FIG. 8 is a cross-sectional diagram used to describe operation of the display unit illustrated in FIG. 1.

FIG. 9A is a perspective view illustrating an appearance of an application example 1.

FIG. 9B is a perspective view illustrating another example of an electronic book illustrated in FIG. 9A.

FIG. 10 is a perspective view illustrating an appearance of an application example 2.

FIG. 11 is a perspective view illustrating an appearance of an application example 3.

FIG. 12A is a perspective view illustrating an appearance of an application example 4 when viewed from front.

FIG. 12B is a perspective view illustrating an appearance of the application example 4 when viewed from back.

FIG. 13 is a perspective view illustrating an appearance of an application example 5.

FIG. 14 is a perspective view illustrating an appearance of an application example 6.

FIG. 15A is a diagram illustrating a front view, a left-side view, a right-side view, and a top view of an application example 7 in a closed state.

FIG. 15B is a diagram illustrating a front view and a side view of the application example 7 in an open state.

DETAILED DESCRIPTION

An embodiment of the present technology will be described below in detail with reference to the drawings. It is to be noted that the description will be provided in the following order.

1. Embodiment (a display unit: an example that includes an electrophoretic device including a second fibrous structure)

2. Application Examples

3. Example

Embodiment

FIG. 1 illustrates a cross-sectional configuration of a display unit (a display unit 1) according to an embodiment of the present technology. The display unit 1 is an electrophoretic display that displays an image by utilizing an electrophoretic phenomenon. The display unit 1 includes an electrophoretic device 30 between a drive substrate 10 and a counter substrate 20. A space between the drive substrate 10 and the counter substrate 20 is formed by a spacer 40, and an image is displayed on the counter substrate 20 side. It is to be noted that FIG. 1 schematically illustrates a configuration of the display unit 1, and the actual size and shape thereof may be different from those illustrated therein.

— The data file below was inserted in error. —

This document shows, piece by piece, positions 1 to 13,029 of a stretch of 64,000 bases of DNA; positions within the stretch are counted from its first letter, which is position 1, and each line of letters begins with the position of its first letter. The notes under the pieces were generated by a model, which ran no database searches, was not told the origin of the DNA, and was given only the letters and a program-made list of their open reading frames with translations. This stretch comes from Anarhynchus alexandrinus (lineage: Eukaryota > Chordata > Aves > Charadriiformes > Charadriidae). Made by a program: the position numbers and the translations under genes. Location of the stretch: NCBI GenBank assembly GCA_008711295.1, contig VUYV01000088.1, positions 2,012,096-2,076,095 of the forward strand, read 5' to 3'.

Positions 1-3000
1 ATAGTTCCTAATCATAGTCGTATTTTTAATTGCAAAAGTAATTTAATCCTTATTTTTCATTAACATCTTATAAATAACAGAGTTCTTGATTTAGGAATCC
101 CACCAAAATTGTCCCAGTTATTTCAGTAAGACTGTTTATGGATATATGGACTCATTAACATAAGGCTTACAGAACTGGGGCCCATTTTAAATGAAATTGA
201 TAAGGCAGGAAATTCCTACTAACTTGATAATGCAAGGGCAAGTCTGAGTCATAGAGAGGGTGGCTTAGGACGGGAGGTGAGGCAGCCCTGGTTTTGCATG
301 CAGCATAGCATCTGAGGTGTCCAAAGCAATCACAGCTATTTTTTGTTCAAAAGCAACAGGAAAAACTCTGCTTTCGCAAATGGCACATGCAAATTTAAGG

The electrophoretic device 30 is applicable to various uses. Although a case in which the electrophoretic device 30 is applied to the display unit 1 will be described here, the configuration of the display unit 1 is one example, and is modifiable as appropriate. Further, the electrophoretic device 30 may be used for anything other than a display unit, and the application thereof is not limited in particular.

The drive substrate 10 may include, for example, a TFT (Thin Film Transistor) 12, a protective layer 13, and a pixel electrode 14 in this order, on one surface of a supporting member 11. The TFT 12 and the pixel electrode 14 may be arranged in a matrix or segmented, corresponding to a pixel arrangement.

The supporting member 11 may be configured of, for example, any of an inorganic material, a metallic material, a plastic material, and the like which are plate-shaped. Examples of the inorganic material may include silicon (Si), silicon oxide (SiOX), silicon nitride (SiNX), and aluminum oxide (AlOx). Examples of the silicon oxide may include glass and spin-on-glass (SOG). Examples of the metallic material may include aluminum (Al), nickel (Ni), and stainless steel. Examples of the plastic material may include polycarbonate (PC), polyethylene terephthalate (PET), polyethylene naphthalate (PEN), and polyethyl ether ketone (PEEK).

In the display unit 1, an image is displayed on the counter substrate 20 side and thus, the supporting member 11 may be optically non-transparent. The supporting member 11 may be configured of a rigid substrate such as a wafer, or may be configured of a thin-layer of glass, a film, or the like having flexibility. The display unit 1 that is flexible (foldable) is achievable by using a flexible material for the supporting member 11.